Alexander McKenzie was born on the Isle of Skye in 1803, and married Anne McLean, in 1829 at Armadale, on the Isle of Skye, in the Parish of Sleat).
Alexander McKenzie, aged 32 years, travelled to Australia as assisted immigrants on a bounty ship in 1837 (the William Nicol) with his wife, Anne (nee McLean), and their 4 children, as follows :
Daniel b 1831 Armadale, Isle of Skye
Donaldb 1832 Armadale, Isle of Skye
Alexander b 1834 Armadale, Isle of Skye
John b 1835 Armadale, Isle of Skye
The William Nicol left Isle Ornsay, Isle of Skye, Scotland on 6 July 1837, with 321 mostly Gaelic speaking passengers, as part of the “Lang’s” Bounty System – John Dunmore Lang, Australia’s first Presbyterian Minister. The Gaelic speaking aspect is interesting, as our family has a Gaelic Bible from the Edinburgh Bible Society, which had been presumed to have been handed down through Mary Ann Hicks (McKenzie), or her parents. There are no dates printed or inscribed to provide more accurate clues to its age.
Food and conditions on the voyage were not good – there was a lot of overcrowding and 17 children died, as well as two women from childbirth. They arrived at Port Jackson Sydney on October 28 1837 – Source : Robert Mote on Ozigen. There are some claims that Lang had been concerned at the number of Irish Catholics coming to Australia and had sought to balance this by encouraging Scottish Protestants. There was a view being expressed in early 1838, that the emigrants on the William Nicol had been the most suitable for the Colony – however there was concern that they brought large families of young children which would be a burden on the Colony to feed for a very long time. Also there was concern that it would be difficult to provide education & religious services for them, as many such emigrants were destined for outlying and remote areas. (Refer – Immigration. (1838, January 4). The Sydney Gazette and New South Wales Advertiser (NSW : 1803 – 1842), p. 2. Retrieved May 18, 2013, from http://nla.gov.au/nla.news-article2547960). See also information on the William Nicol from the Eden Monaro Pioneers Database – Robertson.
The majority of men arriving on the William Nicol in 1837 were experienced shepherds who were in great demand – who secured positions in the Illawarra, Hunter Valley and Goulburn districts.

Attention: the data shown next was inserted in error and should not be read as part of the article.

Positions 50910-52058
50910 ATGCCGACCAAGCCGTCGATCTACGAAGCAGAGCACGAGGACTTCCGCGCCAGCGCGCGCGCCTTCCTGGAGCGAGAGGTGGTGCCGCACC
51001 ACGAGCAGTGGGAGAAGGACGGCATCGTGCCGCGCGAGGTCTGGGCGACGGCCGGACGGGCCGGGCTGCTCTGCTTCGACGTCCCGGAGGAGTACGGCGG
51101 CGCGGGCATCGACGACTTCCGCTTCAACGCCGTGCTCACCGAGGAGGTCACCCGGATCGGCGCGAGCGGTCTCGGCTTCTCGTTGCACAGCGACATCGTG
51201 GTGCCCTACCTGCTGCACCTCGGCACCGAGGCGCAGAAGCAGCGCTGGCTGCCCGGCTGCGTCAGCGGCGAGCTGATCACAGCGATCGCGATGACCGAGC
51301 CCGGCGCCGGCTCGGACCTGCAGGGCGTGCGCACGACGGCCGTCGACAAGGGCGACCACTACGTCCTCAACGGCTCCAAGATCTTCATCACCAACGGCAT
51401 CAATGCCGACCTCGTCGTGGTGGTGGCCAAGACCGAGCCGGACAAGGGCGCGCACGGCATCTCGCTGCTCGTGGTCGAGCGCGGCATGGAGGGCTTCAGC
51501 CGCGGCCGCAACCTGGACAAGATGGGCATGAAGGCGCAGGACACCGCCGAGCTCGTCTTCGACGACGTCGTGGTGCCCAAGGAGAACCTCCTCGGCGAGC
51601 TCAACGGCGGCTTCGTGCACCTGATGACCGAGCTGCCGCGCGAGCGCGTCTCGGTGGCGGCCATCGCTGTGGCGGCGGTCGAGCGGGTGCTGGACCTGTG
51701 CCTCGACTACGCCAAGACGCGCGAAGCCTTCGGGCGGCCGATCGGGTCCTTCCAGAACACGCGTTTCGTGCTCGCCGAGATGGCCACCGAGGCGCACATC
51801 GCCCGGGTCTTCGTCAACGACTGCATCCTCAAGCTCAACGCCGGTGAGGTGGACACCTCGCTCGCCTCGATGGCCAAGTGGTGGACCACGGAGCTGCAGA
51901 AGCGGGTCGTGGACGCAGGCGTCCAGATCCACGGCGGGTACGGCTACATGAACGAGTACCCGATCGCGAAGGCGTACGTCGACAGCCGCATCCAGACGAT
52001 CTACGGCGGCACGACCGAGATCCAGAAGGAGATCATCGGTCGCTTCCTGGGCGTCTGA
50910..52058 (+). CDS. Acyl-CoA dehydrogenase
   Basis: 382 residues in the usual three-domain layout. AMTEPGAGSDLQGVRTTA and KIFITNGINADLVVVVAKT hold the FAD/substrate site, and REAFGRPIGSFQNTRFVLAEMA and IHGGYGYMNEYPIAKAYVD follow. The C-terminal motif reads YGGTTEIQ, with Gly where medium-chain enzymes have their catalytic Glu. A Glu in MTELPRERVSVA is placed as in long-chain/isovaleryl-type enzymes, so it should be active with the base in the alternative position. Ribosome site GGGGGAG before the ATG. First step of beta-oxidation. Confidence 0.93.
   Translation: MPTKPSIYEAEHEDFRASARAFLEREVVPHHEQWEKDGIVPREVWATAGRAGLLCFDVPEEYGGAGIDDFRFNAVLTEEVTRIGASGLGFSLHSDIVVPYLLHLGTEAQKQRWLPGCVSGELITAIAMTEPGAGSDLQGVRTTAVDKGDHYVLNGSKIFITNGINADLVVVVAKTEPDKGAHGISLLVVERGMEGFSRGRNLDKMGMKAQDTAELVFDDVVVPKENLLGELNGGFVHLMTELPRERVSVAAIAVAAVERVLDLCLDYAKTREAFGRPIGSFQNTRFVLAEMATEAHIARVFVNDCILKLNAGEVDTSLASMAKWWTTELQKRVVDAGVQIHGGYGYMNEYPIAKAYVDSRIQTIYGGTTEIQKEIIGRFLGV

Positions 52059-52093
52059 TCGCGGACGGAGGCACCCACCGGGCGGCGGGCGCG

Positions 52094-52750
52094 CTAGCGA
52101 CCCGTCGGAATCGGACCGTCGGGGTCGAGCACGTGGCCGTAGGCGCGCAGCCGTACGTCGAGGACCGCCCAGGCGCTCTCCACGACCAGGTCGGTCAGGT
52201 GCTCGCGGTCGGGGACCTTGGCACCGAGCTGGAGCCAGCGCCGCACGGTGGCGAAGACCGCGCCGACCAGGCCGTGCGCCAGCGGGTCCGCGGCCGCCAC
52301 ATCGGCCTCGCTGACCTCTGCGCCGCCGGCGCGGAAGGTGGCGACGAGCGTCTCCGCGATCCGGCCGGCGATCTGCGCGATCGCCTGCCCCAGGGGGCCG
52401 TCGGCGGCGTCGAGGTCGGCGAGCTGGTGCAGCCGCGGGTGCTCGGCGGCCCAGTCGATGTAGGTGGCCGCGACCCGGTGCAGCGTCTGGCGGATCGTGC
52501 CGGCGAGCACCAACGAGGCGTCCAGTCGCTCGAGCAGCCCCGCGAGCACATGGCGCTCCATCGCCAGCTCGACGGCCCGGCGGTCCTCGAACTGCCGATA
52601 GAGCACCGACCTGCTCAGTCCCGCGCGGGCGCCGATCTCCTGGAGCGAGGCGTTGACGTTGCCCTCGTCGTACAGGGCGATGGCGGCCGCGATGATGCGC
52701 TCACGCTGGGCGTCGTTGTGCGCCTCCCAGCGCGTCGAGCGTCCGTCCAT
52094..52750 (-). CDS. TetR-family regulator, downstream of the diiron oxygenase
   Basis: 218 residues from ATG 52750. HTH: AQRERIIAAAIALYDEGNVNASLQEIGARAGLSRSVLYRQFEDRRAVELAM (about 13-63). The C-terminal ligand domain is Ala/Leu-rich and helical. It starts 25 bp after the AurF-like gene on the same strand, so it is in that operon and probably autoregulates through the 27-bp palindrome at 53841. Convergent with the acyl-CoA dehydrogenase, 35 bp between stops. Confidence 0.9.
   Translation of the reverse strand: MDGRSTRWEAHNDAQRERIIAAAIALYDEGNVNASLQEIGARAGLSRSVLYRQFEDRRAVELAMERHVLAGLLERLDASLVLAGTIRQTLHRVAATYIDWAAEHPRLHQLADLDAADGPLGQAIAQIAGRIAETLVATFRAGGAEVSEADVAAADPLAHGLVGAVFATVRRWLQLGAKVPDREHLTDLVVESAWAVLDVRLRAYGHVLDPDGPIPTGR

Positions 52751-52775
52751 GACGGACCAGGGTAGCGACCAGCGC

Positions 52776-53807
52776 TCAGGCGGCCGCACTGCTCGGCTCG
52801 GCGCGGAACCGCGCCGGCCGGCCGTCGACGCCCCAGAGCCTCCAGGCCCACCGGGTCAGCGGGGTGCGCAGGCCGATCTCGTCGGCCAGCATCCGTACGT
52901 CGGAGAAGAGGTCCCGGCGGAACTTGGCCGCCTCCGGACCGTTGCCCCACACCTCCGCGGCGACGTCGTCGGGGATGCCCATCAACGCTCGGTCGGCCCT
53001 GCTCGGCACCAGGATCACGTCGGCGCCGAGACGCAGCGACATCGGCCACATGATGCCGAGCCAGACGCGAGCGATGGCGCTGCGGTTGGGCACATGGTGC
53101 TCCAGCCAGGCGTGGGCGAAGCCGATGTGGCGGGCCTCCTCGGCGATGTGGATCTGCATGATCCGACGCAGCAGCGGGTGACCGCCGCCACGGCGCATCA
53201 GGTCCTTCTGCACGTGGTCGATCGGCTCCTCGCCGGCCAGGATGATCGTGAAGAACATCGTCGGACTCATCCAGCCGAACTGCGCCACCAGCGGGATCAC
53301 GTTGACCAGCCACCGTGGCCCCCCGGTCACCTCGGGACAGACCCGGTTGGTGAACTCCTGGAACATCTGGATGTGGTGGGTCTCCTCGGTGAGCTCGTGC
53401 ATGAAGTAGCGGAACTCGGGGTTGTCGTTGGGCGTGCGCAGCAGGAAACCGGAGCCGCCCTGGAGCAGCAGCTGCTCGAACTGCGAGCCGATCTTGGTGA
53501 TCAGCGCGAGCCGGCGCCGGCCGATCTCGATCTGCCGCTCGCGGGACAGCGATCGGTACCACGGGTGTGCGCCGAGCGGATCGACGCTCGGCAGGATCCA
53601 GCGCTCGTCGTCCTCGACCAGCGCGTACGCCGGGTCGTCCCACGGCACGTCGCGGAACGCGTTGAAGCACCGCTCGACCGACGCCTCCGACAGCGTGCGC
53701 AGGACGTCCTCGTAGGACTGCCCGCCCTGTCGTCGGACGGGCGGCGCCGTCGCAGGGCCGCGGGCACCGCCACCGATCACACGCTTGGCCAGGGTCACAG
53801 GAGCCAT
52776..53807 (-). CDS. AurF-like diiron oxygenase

Many crofter tenant families were leaving Scotland around this time, following either the widespread Landlords’ clearances for sheep farming, or the potato famines of the 1830’s and 1840’s. As the Colony also had a labour shortage problem, there began systematic recruitment processes with selecting agents, which would see 5200 leave under the Government Bounty programme. At the same time, there were destitution relief schemes in Scotland as well as the Highland and Island Emigration Society. Note – “Opportunity and Exile : Snapshots of Scottish Emigration to Australia” by Marjory Harper of the University of Aberdeen UK and available on-line via the National Library of Australia is an excellent reference.
By 1838 there seemed to be as much controversy about the arriving Scottish Highlander “boat people” as we see today – refer ADVANCE AUSTRALIA SYDNEY GAZETTE. (1838, March 1).The Sydney Gazette and New South Wales Advertiser (NSW : 1803 – 1842), p. 2. Retrieved May 18, 2013, from http://nla.gov.au/nla.news-article2550005. At the time it was that the emigrants were becoming tenants rather than the hired servants that had been expected.
Note – After arriving in Australia, there would be four more children born in the Illawarra, of which only two survived, before Anne herself died in 1846. And Alexander later married Elizabeth Hanks in 1849. Alexander and Elizabeth would have eight children as well, so with the surviving six children from his marriage with Anne, there would be 14 in total surviving. Elizabeth, died in 1886 at South Logan, Wallaroo; and Alexander died in 1891 at Belmore, Canowindra.